4. Emotional Truth – People forget how to live.  We model ourselves on the world around us.  The surface of things takes precedence over the depth if don’t commit to digging deeper. Simple is not what we are.  Go further. Creation requires an acceptance of responsibility for and with what is delivered.
  5. Identity – Who are we?  Who are they?  Why are we unique? Why are we the same?  What’s not to celebrate?
  6. Specificity – There is a universal aspect to the culturally specific.   There is freedom in the commitment.  Freedom requires responsibility.  Limits expand horizons.  Make a commitment and embrace it.  Generalities, including this one, are all lies.
  7. Compassion – It is not easy.  It is not fair. No one has earned it.  We make mistakes.  The nature of human kind is to fail.  So get over it and let your heart lead your mind and body.  We can all relate.
  8. Generosity – It is not a zero sum game.  There is more than enough for everybody.  Getting yours does not means they can have more or get their first.  If we reach out and provide, everyone accelerates.  Nothing else feels better than giving it away.
  9. Curiosity – Does it need to be this way?  Could it be done another way?  Why them? Why then?  What lies beneath?
  10. Ambition – We all need something to aspire to and that is one of the roles of art.  We show ourselves and everyone else what we could be.  If we refuse to settle, we lift everyone up with us.
  11. Transcendence – The pain, frustration, pace, and horrible things people do will never go away. We can fight against it and keep it down and we can rise above it and not let their bad ways change our good. We can see the bad as our lot and our identity and know that they too suffer for it. We can hold out a hand and hold the good inside us.
  12. There is no end.  No list will be finished. No film truly completed.  It’s an ongoing story with many authors, collaborators,  participants, and proselytizers.  We are mayflies on the windshield of history.  Evolution is the way of everything.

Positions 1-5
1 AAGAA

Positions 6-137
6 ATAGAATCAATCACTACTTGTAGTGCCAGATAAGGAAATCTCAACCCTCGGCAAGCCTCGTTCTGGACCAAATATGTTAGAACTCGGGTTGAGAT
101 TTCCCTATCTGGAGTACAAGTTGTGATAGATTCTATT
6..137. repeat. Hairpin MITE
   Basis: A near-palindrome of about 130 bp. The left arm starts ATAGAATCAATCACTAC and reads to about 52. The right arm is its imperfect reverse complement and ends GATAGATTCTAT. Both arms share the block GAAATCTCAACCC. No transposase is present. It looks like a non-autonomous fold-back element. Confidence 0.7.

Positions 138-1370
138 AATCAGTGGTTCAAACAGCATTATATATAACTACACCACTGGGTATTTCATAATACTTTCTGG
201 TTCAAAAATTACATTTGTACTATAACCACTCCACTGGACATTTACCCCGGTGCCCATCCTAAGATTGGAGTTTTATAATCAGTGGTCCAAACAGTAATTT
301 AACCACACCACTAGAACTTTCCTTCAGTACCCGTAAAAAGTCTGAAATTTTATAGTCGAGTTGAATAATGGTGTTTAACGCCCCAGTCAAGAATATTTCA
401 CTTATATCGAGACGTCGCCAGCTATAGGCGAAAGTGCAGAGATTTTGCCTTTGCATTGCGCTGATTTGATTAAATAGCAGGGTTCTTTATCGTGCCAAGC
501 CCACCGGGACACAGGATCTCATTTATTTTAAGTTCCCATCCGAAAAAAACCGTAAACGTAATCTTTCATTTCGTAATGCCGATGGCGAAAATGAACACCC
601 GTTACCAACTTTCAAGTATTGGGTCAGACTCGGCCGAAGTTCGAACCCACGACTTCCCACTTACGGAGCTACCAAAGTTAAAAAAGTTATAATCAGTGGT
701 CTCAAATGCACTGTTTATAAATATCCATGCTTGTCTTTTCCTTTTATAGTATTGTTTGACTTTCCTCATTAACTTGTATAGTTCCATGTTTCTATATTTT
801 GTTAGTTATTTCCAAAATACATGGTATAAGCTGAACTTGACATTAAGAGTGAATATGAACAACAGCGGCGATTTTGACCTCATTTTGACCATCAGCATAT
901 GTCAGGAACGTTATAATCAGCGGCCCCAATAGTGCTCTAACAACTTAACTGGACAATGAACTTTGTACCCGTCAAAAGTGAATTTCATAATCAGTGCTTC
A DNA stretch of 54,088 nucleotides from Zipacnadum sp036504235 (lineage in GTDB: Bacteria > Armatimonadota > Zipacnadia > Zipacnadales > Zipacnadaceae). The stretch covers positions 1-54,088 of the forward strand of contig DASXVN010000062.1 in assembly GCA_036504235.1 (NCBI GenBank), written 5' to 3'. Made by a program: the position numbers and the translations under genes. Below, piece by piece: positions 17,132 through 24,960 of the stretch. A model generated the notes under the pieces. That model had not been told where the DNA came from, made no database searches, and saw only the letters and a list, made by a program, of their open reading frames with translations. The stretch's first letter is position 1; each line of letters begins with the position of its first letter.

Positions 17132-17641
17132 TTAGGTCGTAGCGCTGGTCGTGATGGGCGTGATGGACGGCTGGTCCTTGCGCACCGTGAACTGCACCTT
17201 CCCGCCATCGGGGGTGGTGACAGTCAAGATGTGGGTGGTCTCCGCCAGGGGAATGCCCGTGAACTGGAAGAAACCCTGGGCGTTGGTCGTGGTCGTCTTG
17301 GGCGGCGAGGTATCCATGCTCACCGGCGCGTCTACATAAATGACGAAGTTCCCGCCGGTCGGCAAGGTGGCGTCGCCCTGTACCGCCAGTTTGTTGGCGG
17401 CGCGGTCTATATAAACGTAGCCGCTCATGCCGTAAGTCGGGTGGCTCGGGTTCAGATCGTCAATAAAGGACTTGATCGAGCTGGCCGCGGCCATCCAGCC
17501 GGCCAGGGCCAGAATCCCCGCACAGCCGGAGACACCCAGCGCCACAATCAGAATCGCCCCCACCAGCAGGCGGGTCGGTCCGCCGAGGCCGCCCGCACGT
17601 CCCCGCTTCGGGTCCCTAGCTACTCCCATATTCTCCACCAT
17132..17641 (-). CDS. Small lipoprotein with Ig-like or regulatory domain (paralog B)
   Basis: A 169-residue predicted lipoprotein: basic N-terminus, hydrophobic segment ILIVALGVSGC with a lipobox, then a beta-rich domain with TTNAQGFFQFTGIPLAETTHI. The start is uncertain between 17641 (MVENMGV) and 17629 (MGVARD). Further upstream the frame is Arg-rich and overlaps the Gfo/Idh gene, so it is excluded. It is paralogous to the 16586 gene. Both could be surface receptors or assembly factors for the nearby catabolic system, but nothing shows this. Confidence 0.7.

And if you want “A Simple Way To Make Films That Change People And The World” read this.

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  1. Michael Sutter / Jul 18 at 8:15am

    Great, great post. Time to get back to writing with these things in mind.

  2. Edward Stencel / Jul 18 at 8:15am

    Thank you Ted, for this wonderful insight into story telling.

  3. nupur jain / Jul 18 at 8:15am

    wow! am inspired. 

  4. Terence Donnellan / Jul 18 at 8:15am

    Hi Ted,


    I always enjoy reading your posts, and I’ve seen most of the
    films you’ve been involved with from early on. 
    I am sometimes amazed that on top of everything else you do, you have
    the time to write here.  So thanks for
    all your efforts.


    At the risk of being self-promoting, I have written a novel
    about a filmmaker who feels very much like you do, and perhaps like many of us
    feel.  Here’s a brief synopsis for my
    novel,“A Tincture of Madness” 


    Independent filmmaker, Blasket McManus has struggled his
    entire life to make small, personal films. 
    But in a culture obsessed with blockbuster superheroes and vampire
    horror flicks, Hollywood considers Blasket irrelevant.  To show he still matters, Blasket creates his
    most ambitious film: The Promised Land, a
    dark comedy about the American Dream. 
    The film wins seven Academy Awards and the Grand Prize at the Cannes
    Film Festival. 

    Unfortunately, Blasket is locked
    away in Bellevue Psychiatric Ward where doctors tell him he suffers from mental
    illness, has never made any films, and is a danger to society. Blasket must now
    prove he is sane enough to live in the civilized world before doctors give him
    a lobotomy.


    “A Tincture of Madness” is a tragicomedy that explores the fine line between genius
    and madness.




  5. Burns the fire / Jul 18 at 8:15am

    Love, love, love. Sing it!!

  6. S / Jul 18 at 8:15am